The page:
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Discussion in 'Model 3: User Interface' started by zer0cool, Jul 28, 2017.
Frameless and very modern; the best looking center screen in all cars today.
I really like it.
Thread need pics! From Tesla Model 3 first drive experience: a smaller Model S with a minimalist look
Poor man's iPad Pro (2" smaller)?
Tough to reach music icon?
The trolls are out in force on Electrek tonight. They must be running scared.
The frameless look was in the CGI version. I'm guessing the actual screens will still have a decently sized black bezel.
Curious -- Does anyone else wonder about the hazard presented by this "floating" monitor? Seems to me that all the surfaces one can contact in a passenger compartment are usually padded and/or deformable. They have been this way since the 1960s or so, and I seem to recall reading about regulations that drove the manufacturers to do this. (At least in the US.) I remember Mercedes even pointing out that the head of the key was deformable (back before the keys were big packages of electronics) as well as their wood paneled surfaces -- they had a thin aluminum backing that would deform instead of rigidly resisting your head if they connected.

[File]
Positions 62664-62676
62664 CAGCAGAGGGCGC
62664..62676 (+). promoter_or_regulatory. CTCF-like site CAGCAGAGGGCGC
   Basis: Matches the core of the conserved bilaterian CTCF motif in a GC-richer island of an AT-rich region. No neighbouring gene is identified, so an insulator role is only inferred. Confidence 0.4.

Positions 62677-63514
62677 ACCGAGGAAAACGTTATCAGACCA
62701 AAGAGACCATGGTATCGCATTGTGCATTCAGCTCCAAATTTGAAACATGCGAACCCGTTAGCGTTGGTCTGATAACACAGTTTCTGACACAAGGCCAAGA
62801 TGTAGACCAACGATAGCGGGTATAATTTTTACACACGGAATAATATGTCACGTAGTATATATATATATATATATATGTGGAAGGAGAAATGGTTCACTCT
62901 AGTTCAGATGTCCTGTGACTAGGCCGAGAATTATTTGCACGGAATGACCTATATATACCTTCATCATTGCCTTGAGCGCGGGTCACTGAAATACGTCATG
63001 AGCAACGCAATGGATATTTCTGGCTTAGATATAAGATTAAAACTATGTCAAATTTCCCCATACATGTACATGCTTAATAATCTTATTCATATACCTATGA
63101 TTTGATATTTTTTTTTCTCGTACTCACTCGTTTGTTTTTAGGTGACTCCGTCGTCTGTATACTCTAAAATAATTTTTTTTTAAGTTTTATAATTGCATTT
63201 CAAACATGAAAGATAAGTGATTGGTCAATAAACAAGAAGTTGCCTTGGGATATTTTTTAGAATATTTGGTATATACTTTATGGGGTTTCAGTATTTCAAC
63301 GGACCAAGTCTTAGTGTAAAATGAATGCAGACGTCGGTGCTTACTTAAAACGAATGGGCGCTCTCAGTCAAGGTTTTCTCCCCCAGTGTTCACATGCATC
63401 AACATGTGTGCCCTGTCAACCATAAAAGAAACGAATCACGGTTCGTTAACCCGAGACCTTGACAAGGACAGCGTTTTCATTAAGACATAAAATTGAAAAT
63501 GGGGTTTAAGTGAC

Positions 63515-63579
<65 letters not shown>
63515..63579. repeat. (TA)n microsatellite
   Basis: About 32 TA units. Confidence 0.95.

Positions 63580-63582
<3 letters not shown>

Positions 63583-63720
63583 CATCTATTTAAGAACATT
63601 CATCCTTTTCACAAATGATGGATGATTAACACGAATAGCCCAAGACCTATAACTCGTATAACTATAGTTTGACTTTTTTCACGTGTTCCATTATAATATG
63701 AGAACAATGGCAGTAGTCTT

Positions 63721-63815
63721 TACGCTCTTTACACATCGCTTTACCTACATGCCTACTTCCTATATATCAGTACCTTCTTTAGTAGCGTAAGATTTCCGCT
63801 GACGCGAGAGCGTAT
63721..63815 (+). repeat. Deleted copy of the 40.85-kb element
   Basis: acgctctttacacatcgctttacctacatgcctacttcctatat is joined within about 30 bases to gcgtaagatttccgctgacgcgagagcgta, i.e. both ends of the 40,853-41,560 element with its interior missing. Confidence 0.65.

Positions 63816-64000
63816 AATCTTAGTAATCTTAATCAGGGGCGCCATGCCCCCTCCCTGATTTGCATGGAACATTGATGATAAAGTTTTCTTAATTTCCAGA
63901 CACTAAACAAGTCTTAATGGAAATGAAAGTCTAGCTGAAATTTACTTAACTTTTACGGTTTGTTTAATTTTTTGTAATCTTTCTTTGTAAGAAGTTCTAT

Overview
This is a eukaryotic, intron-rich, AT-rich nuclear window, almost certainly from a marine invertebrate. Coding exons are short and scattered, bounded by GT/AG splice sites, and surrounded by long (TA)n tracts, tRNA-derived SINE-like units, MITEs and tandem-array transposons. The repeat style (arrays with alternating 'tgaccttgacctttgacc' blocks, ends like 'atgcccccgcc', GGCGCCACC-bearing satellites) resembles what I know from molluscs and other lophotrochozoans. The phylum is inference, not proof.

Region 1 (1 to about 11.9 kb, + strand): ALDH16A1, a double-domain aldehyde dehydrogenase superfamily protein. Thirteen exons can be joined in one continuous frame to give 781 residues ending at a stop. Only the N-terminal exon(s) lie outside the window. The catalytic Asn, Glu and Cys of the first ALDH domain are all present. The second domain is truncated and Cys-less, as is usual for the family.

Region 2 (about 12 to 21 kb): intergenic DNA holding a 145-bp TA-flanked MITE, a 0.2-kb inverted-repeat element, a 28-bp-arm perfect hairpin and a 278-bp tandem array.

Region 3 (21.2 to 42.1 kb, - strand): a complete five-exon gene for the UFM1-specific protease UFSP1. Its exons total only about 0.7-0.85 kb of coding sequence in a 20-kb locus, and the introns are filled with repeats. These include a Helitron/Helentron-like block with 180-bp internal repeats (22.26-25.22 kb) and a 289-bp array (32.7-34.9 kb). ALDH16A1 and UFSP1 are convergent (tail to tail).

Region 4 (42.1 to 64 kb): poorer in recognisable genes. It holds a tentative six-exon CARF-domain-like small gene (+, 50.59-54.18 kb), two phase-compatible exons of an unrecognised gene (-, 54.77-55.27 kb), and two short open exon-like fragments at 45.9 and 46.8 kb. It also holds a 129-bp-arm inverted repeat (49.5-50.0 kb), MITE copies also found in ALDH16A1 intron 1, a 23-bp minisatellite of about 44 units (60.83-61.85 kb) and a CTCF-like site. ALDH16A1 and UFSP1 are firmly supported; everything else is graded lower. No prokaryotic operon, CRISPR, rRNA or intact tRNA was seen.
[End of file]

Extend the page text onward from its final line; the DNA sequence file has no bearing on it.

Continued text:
So, what happens if your face hits the edge of that Model 3 monitor in a collision? I would be surprised that is not a non-starter from a Federal safety design standpoint.
On the other hand, I have not seen it in person, so I am assuming something about how thin it is and thus how much of a hazard it presents.
How does one's head get in contact with the monitor? Your seat belt would prevent your head from moving that far forward in an accident.
In a straight line your face would have to pass through the steering wheel in order to reach the screen so I wouldn't worry about it that much.
There is a rather large fraction of the population that fails to use their seat belts, either regularly or occasionally. You are also assuming that seatbelts always perfectly contain your upper body, and I would guess that there are many scenarios in which vehicles roll, spin, or move in any number of ways that cause passengers to come free of the upper portion of their seatbelts, even if the belts stay latched and remain around the person's waist. .
Are you thinking only of the driver? Passengers could be at risk as well, I should think, especially the front passenger.
If you don't use the seat belt then it is your own fault.
I would be surprised if Tesla wasn't fully aware of the regulations and made sure that the model 3 met and/or exceeded all of them.
Well, I do agree with that. Just surprised it is not an issue, I guess.